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Winter 1999 Vol.23 No.1
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Method may be key in combating
diarrhea in animals and children

By Jim Barlow

Dr. Mark Kuhlenschmidt (right) discusses findings with colleagues (from left) Drs. Bill Hanafin, Theresa Kuhlenschmidt, and Howard Gelberg (standing).

College researchers studying rotaviral strains that cause severe diarrhea in young children and neonatal pigs have for the first time isolated the virus’s receptors–where it binds–on gastrointestinal cells. The researchers are beginning to test a synthetic mimic that may block the virus.

"If we can isolate and purify the receptor, which we have done, then we can give it orally, in large amounts, in the form of a natural product that is soluble," said Dr. Mark Kuhlenschmidt, veterinary pathobi-ology. "The virus would bind to this soluble receptor and pass right on through the intestinal tract and not bind to the host cell. We think this could be a viable alternative–or an effective addition–to a vaccine that targets the virus."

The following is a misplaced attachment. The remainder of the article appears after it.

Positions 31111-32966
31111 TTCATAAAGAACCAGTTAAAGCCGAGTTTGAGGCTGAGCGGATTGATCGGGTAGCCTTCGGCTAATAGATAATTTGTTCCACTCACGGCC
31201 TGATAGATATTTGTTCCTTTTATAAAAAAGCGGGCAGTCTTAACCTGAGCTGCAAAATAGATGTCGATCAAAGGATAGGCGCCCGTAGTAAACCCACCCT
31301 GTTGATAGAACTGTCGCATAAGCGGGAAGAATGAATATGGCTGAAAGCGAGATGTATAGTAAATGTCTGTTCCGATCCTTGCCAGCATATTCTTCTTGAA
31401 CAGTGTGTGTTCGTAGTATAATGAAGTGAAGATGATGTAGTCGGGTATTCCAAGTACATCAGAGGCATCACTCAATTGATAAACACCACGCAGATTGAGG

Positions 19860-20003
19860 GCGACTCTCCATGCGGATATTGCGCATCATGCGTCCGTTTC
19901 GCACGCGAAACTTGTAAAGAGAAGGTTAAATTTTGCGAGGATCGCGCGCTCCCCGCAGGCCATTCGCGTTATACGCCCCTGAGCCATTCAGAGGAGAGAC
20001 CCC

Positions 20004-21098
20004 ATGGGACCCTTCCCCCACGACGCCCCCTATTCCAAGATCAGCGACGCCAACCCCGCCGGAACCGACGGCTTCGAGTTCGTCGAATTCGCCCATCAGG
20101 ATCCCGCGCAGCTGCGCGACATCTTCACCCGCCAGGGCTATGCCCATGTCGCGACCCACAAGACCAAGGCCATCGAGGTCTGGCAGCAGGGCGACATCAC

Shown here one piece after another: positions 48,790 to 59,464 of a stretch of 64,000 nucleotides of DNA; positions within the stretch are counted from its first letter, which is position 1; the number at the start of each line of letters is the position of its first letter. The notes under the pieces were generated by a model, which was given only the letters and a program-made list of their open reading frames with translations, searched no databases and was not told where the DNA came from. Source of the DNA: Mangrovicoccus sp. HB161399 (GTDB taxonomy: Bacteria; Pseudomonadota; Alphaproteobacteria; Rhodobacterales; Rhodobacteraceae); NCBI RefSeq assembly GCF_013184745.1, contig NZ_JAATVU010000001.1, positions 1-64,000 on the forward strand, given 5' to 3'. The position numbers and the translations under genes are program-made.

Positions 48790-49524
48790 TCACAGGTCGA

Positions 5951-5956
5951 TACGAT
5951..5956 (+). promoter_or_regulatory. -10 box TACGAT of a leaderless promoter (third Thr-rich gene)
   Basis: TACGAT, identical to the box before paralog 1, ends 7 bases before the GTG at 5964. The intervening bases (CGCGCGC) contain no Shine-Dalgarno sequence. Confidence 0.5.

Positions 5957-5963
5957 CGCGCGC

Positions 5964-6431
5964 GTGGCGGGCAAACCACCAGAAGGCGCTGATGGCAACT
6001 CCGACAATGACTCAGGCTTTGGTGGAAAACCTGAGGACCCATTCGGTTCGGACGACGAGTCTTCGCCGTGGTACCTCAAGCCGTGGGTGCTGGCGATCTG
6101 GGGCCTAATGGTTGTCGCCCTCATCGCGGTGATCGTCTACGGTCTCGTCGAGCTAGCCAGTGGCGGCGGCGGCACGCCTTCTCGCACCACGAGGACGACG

Rotavirus diarrhea accounts for an estimated 870,000 deaths a year, according to the World Health Organization. In animals, rotavirus-induced diarrhea kills an estimated 60 percent of its victims.

Dr. Kuhlenschmidt and his departmental colleagues Drs. Theresa B. Kuhlenschmidt, Howard B. Gelberg, and doctoral student Mark D. Rolsma reported some of their findings in the November issue of the Journal of Virology.

Cheaply produced synthetic receptors, he said, probably can be mixed into animal feed and infant formula. "Providing an oral therapy that could compete for the virus should be enough to protect from disease, but not necessarily infection," he said. "In this way, the immune system would benefit from a little bit of infection."

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